WHITE LINE DISEASE (seedy toe, hoof wall disease) is a common disease seen in the equine foot that may or may not result in lameness. This disease occurs with separation of the hoof wall from the underlying tissue and then colonization with bacteria. Separation is caused by environmental conditions, mineral toxicity or mechanical stresses on the hoof attachments (long toes, poor conformation, low heels, chronic abscesses, laminitis). Separation can occur at the toe, quarter or heel, and then the separation is colonized by bacteria that progress toward the coronary band (hair line).
The hoof wall is composed of three layers. The outer is the stratum externum, the middle layer is the stratum medium (this layer is affected by white line disease), and the internal layer called the stratum internum.
Moisture appears to play a role in white line disease, and this may be due to the excess moisture softening the foot, allowing easier entry for dirt and bacteria. Conversely, very dry feet that develop cracks also allow entry for debris and the disease may occur.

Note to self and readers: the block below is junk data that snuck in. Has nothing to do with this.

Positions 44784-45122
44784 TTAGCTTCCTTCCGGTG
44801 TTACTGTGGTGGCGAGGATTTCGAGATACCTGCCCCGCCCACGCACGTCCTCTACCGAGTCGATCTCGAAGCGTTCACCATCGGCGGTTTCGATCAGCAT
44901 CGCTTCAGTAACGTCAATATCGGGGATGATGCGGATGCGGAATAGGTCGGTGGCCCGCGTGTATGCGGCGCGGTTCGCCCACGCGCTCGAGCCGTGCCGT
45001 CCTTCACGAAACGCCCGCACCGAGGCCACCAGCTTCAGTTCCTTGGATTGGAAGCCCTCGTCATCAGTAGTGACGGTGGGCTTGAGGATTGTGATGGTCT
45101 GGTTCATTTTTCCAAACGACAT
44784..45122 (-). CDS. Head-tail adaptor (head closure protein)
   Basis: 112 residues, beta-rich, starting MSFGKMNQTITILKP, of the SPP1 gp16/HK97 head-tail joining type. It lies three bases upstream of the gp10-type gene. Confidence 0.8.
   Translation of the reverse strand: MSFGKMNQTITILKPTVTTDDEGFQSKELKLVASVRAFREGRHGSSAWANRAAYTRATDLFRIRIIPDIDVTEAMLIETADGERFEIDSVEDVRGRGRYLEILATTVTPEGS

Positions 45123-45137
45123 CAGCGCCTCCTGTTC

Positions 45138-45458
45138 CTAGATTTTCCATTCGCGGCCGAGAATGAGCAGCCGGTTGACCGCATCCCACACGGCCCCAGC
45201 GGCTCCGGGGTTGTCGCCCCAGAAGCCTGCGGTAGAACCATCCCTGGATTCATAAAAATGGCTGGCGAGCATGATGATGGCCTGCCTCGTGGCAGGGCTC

Early signs of the disease may be seen as a dark, chalky area along the white line, while a more advanced disease may appear as a dishing or bulging deformity with the outer hoof wall having slow and poor quality growth.
The primary aim of treatment is to correct any hoof deformity that may contribute to separation, protect the damaged hoof area, and treat any bacterial infection. The foot needs regular debridement (may include removal of some of the hoof wall) and daily use of a wire brush to keep the area clean. Topical treatments and disinfectants can be used after debridement.
The feet should be kept dry and avoid turnout in rainy or wet weather. Treatment of this disease requires a great deal of commitment from you, the owner; though your horse may be able to exercise and remain in work, depending on the level of damage. Talk with your farrier and veterinarian about any hoof concerns you may have.
column by DR. KATIE HENNESSY
BIO: Dr. Katie Hennessy graduated from the University of Illinois College of Veterinary Medicine in 2008 with a degree in large animal health and equine medicine. She completed an advanced internship at The Equine Medical Center of Ocala and is currently the owner and practicing veterinarian at Polk Equine. Her expertise ranges from small and exotic creatures to large animals, specializing in equine medicine.